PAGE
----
curl -v -X PUT -u '<user>:<token string from step 2>' --upload-file <local file location> <Pre-authenticated Request URL from step 3>

For example: 
curl -v -X PUT -u '{<{q' --upload-file /u01/app/oracle/admin/ORCL/dpdump/from_onprem/ITPASQTSTYLX_02.dmp

Once done, remember to delete the pre-authenticated Request as it is no longer needed.


Thoughts on “Easily Upload Large Files to Oracle Object Storage with Swift REST”

  1. Juan David Chica Londoño

    Is there a file size limit to upload using REST? i got this error, my dump file size is 380 GB

    {“code”:”RequestEntityTooLarge”,”message”:”The Content-Length must be less than 53687091200 bytes (it was ‘397539438592’)”}* Closing connection 0
    * schannel: shutting down SSL/TLS connection with port 443
    * schannel: clear security context handle

  2. Mazen Manasseh Post author

    That’s a good point. The limit on OOS is 50GiB for each object. So if your file is larger than 50GiB, what you want to do is break it down into smaller segments so that each segment is not more than 50GiB. The maximum total file size of all the related segments that make up one file can be up to 10TiB. You want to use a multi-part upload approach. Following has more info on this:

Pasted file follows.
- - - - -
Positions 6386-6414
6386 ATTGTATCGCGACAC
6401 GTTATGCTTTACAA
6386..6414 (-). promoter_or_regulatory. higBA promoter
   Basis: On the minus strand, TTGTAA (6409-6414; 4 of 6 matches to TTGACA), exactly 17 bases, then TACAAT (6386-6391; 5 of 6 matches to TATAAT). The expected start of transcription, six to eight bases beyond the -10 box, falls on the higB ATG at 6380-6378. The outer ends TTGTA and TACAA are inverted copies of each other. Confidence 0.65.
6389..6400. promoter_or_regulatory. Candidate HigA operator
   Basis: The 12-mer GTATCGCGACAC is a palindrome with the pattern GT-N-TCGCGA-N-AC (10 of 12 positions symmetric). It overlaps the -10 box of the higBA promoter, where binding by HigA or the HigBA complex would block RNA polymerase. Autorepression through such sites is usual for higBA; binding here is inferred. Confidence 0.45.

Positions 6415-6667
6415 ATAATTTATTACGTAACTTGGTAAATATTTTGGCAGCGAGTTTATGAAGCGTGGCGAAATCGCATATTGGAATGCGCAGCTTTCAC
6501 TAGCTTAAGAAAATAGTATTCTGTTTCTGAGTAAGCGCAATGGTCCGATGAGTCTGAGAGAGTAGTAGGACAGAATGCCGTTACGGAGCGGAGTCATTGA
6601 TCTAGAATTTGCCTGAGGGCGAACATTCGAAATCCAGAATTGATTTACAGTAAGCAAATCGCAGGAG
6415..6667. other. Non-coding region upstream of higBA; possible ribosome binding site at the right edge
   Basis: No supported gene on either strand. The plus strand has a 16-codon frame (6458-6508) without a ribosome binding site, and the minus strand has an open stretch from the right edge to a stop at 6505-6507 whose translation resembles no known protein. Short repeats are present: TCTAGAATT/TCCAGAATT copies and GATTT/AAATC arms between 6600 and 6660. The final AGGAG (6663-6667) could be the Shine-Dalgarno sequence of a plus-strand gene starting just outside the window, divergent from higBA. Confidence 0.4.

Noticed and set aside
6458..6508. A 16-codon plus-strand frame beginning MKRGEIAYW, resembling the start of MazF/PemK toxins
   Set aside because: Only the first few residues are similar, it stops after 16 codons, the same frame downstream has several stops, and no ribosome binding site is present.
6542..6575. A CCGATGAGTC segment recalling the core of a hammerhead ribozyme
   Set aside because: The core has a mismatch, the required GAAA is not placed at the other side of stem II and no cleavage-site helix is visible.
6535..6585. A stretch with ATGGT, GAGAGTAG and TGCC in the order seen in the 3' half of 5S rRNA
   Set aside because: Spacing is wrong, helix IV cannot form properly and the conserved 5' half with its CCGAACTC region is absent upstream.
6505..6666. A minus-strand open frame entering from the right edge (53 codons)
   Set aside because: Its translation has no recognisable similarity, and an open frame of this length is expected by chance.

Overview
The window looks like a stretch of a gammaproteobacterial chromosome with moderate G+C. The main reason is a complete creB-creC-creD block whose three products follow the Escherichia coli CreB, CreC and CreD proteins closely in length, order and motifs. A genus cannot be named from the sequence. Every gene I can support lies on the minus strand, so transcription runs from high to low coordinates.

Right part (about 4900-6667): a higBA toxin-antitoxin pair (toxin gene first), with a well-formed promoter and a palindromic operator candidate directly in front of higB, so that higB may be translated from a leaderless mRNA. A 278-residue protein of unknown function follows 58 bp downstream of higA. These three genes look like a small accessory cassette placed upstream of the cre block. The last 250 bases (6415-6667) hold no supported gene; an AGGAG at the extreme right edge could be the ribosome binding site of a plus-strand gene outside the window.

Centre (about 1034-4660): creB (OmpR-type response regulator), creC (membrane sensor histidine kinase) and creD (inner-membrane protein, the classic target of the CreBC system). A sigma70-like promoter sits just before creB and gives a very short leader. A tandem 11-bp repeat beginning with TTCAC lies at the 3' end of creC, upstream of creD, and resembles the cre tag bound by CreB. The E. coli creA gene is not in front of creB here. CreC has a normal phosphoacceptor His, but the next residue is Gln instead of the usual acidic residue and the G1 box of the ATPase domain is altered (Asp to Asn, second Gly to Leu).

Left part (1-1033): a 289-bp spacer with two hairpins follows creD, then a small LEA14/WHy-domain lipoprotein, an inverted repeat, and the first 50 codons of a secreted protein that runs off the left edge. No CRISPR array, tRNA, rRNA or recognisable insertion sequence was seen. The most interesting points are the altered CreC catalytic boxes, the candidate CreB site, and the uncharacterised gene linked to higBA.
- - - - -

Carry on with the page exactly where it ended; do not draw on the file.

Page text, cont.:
In your case, either regenerate the DMP file and make sure that while doing the export, specify that each dump file has a max size of 50GB. This way the export will automatically generate the segments in separate smaller files. If you don’t want to regenerate the data dump export, there are ways to segment the already existing 380GB file into smaller segments. You may want to check the linux split command if that’s what you prefer to do, instead of re-exporting the data dump.

  3. If you create the PRE-AUTHENTICATED REQUEST URL then you don’t need the auth-token.
    After creating the PRE-AUTHENTICATED REQUEST URL the following curl command is all that is needed to upload a file.

    curl -T /path/anyfile.txt

    I would like to see a working example using the auth-token that doesn’t use the PRE-AUTHENTICATED URL as that’s really meant to be used temporarily.

  4. the curl command was changed when I posted so trying another way.

    curl -T /path/anyfile.txt PRE-AUTHENTICATED-REQUEST-URL

  5. harish pothuri

    Is it possible to upload a file to storage cloud without PRE-AUTHENTICATED-REQUEST-URL and rather user auth token in the curl command ?

  6. Mazen Manasseh Post author

    Yes that is correct that a pre-authenticated request is not required with the authentication token.

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Mazen Manasseh, Director of Business Analytics

Mazen is a Director of Business Analytics at Perficient and an accomplished professional services leader with 20 years of being a customer advocate. An analytics solutions delivery expert in functional domains covering Supply Chain, Financials, HCM, Projects and Customer Experience. Being a thought leader in the business analytics space, he conducted numerous business training sessions and spoke at technology conferences around analytics and machine learning.